Remigrants meeting with President continues despite power cut
December 17, 1999
A PROLONGED power cut affecting only the meeting venue did not deter a large group of remigrants answering President Bharrat Jagdeo's call for discussions on setting up a special mechanism to simplify matters affecting them.
The electricity cut came halfway into the meeting Wednesday evening at the Guyana National Service Sports Complex on Carifesta Avenue, Georgetown, but the meeting continued with the aid of a torch light.
While the power was off in the auditorium, electricity supply to the bottom section of the building was not affected.
Remigrants turned out in large numbers for the session and there was standing room only at the start of the meeting.
President Jagdeo told the gathering he envisages an office that will have direct links to all government agencies and would provide all services required by remigrants.
He spent nearly an hour much to the appreciation of the crowd, listening to the various problems raised, despite the power cut.
"Remigrants are encountering a lot of problems and we want them to stay in Guyana to make a contribution to the development of the country," Mr Geoffrey Da Silva, Minister of Trade, Tourism and Industry, told the Chronicle after the meeting.
Voicing approval of the idea, the grouping stressed the difficulties they continually face when trying to integrate back into the Guyanese society.
Some of the problems raised were acquiring telephone facilities, an encumbered legal system and a special incentive so that remigrants can purchase their motor vehicles here rather than bringing them in.
"There are very, very fundamental issues that have to be addressed. I'm in total support of it (the office)," Mr Hugh Cholmondeley told the Chronicle.
"We have to find some way of doing some homework on precisely what the functions of the office are going to be and I'm not talking about any long, extended process", he said.
The remigrant Guyanese insisted that a time frame must be set for the suggested mechanism to be successfully established.
He suggested the end of January as a possible deadline for remigrants to have a clearer picture of what the system would be like.
"A mechanism has to be set up in order...to come up with concrete proposals so that a decision could be made", he argued.
According to Cholmondeley: "It is the problem of remigrants coming back home; it is the problem of the need for skills and expertise to help in development in Guyana; and it is the problem of Guyanese abroad who are not going to come back home and who have no intention of coming back home but who would like to invest in Guyana."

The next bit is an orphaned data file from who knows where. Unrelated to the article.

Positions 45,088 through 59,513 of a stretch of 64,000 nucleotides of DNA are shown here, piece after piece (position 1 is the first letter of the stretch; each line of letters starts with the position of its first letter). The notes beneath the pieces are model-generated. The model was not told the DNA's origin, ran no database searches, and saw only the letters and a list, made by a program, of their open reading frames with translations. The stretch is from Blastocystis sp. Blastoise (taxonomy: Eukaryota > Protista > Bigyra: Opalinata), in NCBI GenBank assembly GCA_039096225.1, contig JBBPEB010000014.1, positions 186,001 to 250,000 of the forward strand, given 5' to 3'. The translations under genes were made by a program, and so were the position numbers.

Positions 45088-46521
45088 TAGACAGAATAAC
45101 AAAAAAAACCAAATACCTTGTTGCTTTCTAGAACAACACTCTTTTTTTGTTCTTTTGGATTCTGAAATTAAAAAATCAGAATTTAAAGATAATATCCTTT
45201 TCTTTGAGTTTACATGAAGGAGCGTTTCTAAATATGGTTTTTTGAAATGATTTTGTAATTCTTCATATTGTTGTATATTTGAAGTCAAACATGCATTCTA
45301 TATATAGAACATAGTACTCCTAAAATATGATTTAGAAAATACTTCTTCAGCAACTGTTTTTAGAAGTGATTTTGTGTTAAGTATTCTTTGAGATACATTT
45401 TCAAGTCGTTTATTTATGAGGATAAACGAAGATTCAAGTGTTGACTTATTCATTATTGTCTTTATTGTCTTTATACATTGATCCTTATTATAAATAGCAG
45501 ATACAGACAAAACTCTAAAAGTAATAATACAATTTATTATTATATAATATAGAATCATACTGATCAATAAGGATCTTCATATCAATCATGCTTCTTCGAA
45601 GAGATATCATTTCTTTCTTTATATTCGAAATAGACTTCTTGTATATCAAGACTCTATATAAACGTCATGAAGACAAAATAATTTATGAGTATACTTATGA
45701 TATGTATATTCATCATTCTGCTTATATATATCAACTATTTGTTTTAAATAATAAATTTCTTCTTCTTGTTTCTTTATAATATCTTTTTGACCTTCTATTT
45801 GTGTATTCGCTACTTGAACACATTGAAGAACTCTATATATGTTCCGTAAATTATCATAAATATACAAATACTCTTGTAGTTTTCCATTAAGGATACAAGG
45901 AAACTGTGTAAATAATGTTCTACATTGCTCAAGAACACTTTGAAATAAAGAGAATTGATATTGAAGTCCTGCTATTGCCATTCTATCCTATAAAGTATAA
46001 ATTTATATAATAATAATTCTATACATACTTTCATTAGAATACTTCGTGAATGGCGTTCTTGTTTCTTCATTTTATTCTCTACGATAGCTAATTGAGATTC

"These are all issues that could or could not be dealt with by the office. How do you make a determination of what those issues are and what is required in Guyana to create an environment in which the office will be successful? That's the issue. I'm sure the President and all of the remigrants would not be interested in the setting up of an office that does not function," he noted.
Cholmondeley added that to a large extent the system has been corrupted and people have exploited it.
And in response he said the government has put in place a regime that is "extremely restrictive and difficult."
"There are people who have no intention of exploiting the system but they are caught in this whole process. So we now have a system that is geared to trap those who exploit it and corrupt the system and not to facilitate those who are legitimate, who have no axe to grind except they just want to come back home and make an investment in the country," the former General Manager of the Guyana Broadcasting Corporation said.
"The issue of utilising skills in the interest of the country's development is a continuing issue. It's never too late to begin and I think that should be encouraged."
The President said yesterday at a press conference that the remigrants have undertaken to form themselves into a steering committee to work along with the Office of the President in realising the initiative.
He said they had expressed some concerns but overwhelmingly, "people were happy that we had taken the initiative to organise the remigrants."
He said they should have been organised without the government being the facilitator to help other people reintegrate into the society.
Mr Jagdeo said complaints at the meeting ranged from services and concessions to the quality of builders here "but I think they all agreed that this move is a good one and we should all work together."
Dr Patandial, a research biologist at the Guyana Rice Development Board (GRDB), also agreed that the "one stop shop" operation was a good idea but he stressed there must be clear-cut rules that leave nothing to individual interpretation.
"It should not have favouritism. It should be on a first come, first served basis and there must be a time limit to everything (processing of various issues)," he declared.
Mr Laurice Richards, an investment lawyer with a practice in North America said the mechanism suggested would offer returning Guyanese a "targeted port of entry" here.
"Each person would be assessed in terms of what his needs are...to have a department that's essentially a hopper, through which one's needs are assessed and then from that need having been assessed both quantitatively and qualitatively, you then have a redistribution to the appropriate ministry (government department or anywhere)," Richards said.
Other officials at the meeting were Mr Saisnarine Kowlessar, Minister with responsibility for Finance and Ms Rita Ramlall, Acting Director General at the Foreign Ministry. (MICHELLE ELPHAGE)
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